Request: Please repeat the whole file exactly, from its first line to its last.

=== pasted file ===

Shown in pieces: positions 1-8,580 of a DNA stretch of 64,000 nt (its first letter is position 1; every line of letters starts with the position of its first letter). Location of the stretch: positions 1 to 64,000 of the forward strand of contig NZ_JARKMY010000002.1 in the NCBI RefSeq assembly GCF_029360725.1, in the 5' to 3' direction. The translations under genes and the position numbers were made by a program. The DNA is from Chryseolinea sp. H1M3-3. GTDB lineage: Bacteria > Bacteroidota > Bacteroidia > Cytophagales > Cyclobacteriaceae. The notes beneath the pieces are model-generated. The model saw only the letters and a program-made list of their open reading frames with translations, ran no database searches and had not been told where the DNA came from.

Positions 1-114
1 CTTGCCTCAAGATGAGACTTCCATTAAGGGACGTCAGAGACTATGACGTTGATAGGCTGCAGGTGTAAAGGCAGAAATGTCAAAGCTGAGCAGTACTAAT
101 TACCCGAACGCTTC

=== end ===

Shown in pieces: positions 1-8,580 of a DNA stretch of 64,000 nt (its first letter is position 1; every line of letters starts with the position of its first letter). Location of the stretch: positions 1 to 64,000 of the forward strand of contig NZ_JARKMY010000002.1 in the NCBI RefSeq assembly GCF_029360725.1, in the 5' to 3' direction. The translations under genes and the position numbers were made by a program. The DNA is from Chryseolinea sp. H1M3-3. GTDB lineage: Bacteria > Bacteroidota > Bacteroidia > Cytophagales > Cyclobacteriaceae. The notes beneath the pieces are model-generated. The model saw only the letters and a program-made list of their open reading frames with translations, ran no database searches and had not been told where the DNA came from.

Positions 1-114
1 CTTGCCTCAAGATGAGACTTCCATTAAGGGACGTCAGAGACTATGACGTTGATAGGCTGCAGGTGTAAAGGCAGAAATGTCAAAGCTGAGCAGTACTAAT
101 TACCCGAACGCTTC